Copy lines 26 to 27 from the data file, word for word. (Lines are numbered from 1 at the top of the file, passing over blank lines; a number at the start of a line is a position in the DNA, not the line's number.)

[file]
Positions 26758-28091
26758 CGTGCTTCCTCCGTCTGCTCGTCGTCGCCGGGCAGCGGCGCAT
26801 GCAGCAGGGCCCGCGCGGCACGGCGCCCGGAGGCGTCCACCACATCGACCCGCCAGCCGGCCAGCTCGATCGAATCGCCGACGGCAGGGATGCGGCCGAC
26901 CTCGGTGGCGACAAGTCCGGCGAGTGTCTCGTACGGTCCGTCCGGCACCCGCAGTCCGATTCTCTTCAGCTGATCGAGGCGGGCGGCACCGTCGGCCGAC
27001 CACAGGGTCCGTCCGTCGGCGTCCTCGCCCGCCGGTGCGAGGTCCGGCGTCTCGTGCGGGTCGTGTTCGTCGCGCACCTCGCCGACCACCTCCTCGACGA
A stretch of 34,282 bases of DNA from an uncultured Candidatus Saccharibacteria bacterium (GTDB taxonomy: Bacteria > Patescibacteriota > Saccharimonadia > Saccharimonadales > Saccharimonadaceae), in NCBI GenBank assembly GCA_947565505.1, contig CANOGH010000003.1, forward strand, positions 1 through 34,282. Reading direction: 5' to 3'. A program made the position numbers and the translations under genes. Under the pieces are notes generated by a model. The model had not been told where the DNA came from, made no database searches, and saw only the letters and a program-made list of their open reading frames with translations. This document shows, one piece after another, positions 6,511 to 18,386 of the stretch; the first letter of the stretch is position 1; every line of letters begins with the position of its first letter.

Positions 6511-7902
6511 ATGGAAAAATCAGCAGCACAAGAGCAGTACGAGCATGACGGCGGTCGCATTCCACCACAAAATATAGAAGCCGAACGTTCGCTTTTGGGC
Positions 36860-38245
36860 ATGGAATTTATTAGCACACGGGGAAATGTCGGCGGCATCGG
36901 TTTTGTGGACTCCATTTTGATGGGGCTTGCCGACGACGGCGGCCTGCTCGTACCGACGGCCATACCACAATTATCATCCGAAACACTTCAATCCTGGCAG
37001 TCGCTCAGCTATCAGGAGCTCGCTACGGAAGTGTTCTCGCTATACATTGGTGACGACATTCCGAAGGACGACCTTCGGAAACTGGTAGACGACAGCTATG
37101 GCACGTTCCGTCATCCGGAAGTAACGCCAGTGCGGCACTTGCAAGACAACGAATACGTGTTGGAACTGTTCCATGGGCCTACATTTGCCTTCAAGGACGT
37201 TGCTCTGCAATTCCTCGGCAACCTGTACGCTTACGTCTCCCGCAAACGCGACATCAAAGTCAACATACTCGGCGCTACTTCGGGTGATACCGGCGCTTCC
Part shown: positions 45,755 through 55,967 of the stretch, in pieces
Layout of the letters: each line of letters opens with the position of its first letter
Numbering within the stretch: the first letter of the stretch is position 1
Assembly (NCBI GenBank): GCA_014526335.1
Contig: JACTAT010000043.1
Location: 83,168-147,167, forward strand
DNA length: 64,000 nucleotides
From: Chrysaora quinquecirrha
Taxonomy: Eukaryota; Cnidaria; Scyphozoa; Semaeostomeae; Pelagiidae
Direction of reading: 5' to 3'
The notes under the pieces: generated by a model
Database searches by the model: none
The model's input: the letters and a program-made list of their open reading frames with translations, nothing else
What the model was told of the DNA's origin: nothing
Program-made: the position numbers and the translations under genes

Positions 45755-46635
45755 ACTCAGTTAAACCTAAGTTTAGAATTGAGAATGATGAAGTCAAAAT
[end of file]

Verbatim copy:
Database searches by the model: none
The model's input: the letters and a program-made list of their open reading frames with translations, nothing else